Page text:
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Code/red: Apple Looks Outside for New Comms VP

Tim Cook wants a friendlier, more approachable face for Apple PR.


Okay, Let Me Hear the “Apple Never Comments …” Line Again, but This Time With Less Icy Reserve

Who’s going to succeed Katie Cotton as VP of worldwide corporate communications at Apple? That’s one of the more interesting questions at the company these days following Cotton’s retirement last month after nearly two decades spent shaping its communications strategy. And though there are at least two well-qualified internal candidates for the job — comms veterans Steve Dowling and Nat Kerris — Apple is also looking outside the company for Cotton’s replacement. Sources in position to know tell Code/red that CEO Tim Cook is overseeing the search, aiming to find some high-profile external candidates for consideration. And he’s paying particular attention to those he believes could put a friendlier, more approachable face on Apple’s public relations efforts. Hardly surprising, as VP of comms is a position that reports directly to Cook, and he obviously wants to put the best person he possibly can into it. But interesting nonetheless, as passing over a pair of veterans groomed under company co-founder Steve Jobs for an outsider could herald a big shift in Apple’s PR strategy and its comms team. Would Dowling and Kerris stick around if one or both didn’t get the job? Apple declined comment on the matter.

Yes, but Will Travis Kalanick’s Motivational Business Music Record Be Better Than Andrew Mason’s

Christopher Mims, The Wall Street Journal: “Uber’s growth is reminiscent of Groupon, and we know what happened to them.”

Insert Bad “Washio Cleans Up” Joke Here

Dear all entrepreneurs: Punch yourselves in the face. If you never pitched investors your idea to build a startup around the idea of removing pit stains from shirts because you thought they might laugh at you, you were wrong. Santa Monica-based Washio just got a new $10.5 million investment.

Amtrak Plans to Replace Lousy Wi-Fi With Lousy Wi-Fi

Looks like Amtrak has settled on a plan to improve the lousy Wi-Fi on its trains. It’s soliciting proposals for a trackside wireless network along its Northeast Corridor, which connects Boston to Washington, D.C. Amtrak’s goal is to develop a scalable train‐to-ground network that can deliver sustained throughput speeds of at least 25 Mbps per train. Now that would certainly be an improvement over the Wi-Fi service it currently offers, but a negligible one — 25 Mbps per train still means pathetically slow speeds for individual passengers. So what’s the point? Amtrak would be far better off pitching this job to Google as a gigabit-fiber experiment. And, frankly, Google would do well to entertain the idea if it did. Certainly, it would be cheaper than hiring lobbyists in D.C., bankers in N.Y. and recruiters in Cambridge.

No Hard Feelings, Sounds Like You’ve Done a Lousy Job

Google security chief Eric Grosse: “I am willing to help on the purely defensive side of things. But signals intercept is totally off the table. No hard feelings, but my job is to make [the NSA’s] job hard.”

Sony Pulls Back Into Console Lead, Gets “Luigi Death Stare” From Nintendo

This is proving to be an abysmal year for Nintendo. Back in May, the company reported its third consecutive annual loss. Then, earlier this month, it announced plans to consolidate its European operations, sacking 130 employees. Now it has suffered another humiliating blow: Sony has overtaken it in game-console sales for the first time in nearly a decade. According to company data, Sony sold 18.7 million home and portable game consoles during the fiscal year ended on March 31. Meanwhile, Nintendo sold just 16.31 million — a 31 percent decline from the year prior. This is the first time Sony has been back in the top spot since it was felled by the blockbuster success of the Wii in 2006.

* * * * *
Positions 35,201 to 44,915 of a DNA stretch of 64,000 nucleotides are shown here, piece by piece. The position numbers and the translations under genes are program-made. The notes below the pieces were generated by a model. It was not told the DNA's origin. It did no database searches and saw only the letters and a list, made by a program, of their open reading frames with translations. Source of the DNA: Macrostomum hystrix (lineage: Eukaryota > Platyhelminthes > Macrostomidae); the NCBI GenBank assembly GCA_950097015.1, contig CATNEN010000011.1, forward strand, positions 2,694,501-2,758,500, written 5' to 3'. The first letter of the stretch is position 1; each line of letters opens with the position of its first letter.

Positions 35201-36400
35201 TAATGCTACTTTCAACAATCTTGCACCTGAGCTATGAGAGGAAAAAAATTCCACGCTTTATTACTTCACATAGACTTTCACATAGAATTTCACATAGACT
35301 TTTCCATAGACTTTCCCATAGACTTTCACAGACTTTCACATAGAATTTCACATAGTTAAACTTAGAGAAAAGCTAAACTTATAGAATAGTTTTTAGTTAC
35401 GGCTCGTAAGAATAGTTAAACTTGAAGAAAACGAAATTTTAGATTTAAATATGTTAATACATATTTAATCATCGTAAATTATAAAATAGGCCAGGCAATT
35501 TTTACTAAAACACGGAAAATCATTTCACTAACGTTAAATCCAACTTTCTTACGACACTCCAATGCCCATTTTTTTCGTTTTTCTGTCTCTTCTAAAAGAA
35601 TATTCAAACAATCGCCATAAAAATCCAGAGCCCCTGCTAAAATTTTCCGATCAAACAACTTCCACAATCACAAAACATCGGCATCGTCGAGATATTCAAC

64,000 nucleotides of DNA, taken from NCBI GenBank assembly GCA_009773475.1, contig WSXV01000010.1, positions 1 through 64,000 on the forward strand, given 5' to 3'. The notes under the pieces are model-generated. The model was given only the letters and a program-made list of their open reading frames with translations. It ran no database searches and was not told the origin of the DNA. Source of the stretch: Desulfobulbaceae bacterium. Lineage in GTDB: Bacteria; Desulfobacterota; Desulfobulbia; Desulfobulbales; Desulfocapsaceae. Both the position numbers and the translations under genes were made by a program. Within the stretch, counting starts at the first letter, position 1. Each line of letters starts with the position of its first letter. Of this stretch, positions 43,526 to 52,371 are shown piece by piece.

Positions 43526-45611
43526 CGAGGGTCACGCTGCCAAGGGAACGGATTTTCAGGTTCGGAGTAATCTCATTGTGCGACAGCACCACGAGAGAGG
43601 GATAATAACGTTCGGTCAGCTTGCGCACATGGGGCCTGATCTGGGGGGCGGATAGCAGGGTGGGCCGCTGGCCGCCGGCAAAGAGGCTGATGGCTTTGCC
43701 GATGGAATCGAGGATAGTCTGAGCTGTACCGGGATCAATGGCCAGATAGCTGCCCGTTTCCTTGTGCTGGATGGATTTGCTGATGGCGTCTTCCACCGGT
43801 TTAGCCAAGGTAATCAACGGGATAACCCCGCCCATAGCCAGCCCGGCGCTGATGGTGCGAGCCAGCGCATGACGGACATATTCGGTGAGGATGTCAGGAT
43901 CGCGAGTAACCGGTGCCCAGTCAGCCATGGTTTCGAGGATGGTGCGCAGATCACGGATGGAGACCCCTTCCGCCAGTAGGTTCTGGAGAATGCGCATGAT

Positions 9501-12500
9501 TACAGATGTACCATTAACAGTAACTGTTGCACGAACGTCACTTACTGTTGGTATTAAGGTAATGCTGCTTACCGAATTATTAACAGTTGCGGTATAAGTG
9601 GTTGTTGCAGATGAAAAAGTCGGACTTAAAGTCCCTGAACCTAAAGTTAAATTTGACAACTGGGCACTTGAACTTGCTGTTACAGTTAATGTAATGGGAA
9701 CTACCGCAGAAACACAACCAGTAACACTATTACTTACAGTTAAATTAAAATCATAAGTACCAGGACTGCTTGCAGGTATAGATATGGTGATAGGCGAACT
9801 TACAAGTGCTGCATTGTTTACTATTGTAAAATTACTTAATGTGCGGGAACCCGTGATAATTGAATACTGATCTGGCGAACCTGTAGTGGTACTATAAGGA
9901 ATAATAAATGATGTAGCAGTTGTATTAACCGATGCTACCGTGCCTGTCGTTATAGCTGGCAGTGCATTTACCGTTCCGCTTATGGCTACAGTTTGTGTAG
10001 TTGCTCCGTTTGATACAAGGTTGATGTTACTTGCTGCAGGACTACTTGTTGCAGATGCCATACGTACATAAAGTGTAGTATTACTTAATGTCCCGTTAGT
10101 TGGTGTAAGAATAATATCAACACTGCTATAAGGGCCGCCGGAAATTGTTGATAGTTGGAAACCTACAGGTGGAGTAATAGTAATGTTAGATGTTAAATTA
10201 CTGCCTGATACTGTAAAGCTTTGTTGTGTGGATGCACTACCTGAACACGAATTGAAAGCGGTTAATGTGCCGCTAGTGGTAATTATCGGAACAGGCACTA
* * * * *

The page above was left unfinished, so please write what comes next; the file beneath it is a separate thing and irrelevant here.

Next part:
Torvalds Credits Business Ineptitude for Success of Linux

Linux founder Linus Torvalds: “The thing is, me trying to make a business around Linux would have been a total disaster. It would have made it impossible to get the kind of community around Linux that we have, and that was so instrumental in making Linux what it is today. Plus, quite frankly, I’d have sucked at it.”

Kim Dotcom Announces Megabounty

As the July extradition hearing in his online piracy case grows ever closer, Megaupload and Mega founder Kim “I’m not a pirate, I’m an innovator” Dotcom is offering a $5 million bounty for any information that might help him prove that the charges of racketeering, money laundering and copyright theft he currently faces were unfairly brought. “We are asking for information that proves unlawful or corrupt conduct by the U.S. government, the New Zealand government, spy agencies, law enforcement and Hollywood,” Dotcom told TorrentFreak. “We know that there are people out there with information. … I’m determined to fight a grave injustice that has been done to a legitimate cloud storage business, its 220 employees and over 100 million users.”

Comic Sans: The Terrifying Legacy of Microsoft Bob

Tim Dowling, The Guardian: “The problem that Comic Sans solved concerned a short-lived Windows interface called Microsoft Bob. It featured a cartoon dog who spoke to computer users through speech bubbles. The words inside the speech bubble were rendered in Times New Roman, which didn’t look right to Connare. He thought a cartoon dog should talk like a cartoon character, in comic book writing.”

Off Topic

The first Vine from space, and all of the English dialogue in “Star Wars” sorted alphabetically.

Thanks for reading. Got a tip or a comment? Reach me at, @johnpaczkowski. Subscribe to the Code/red newsletter here.

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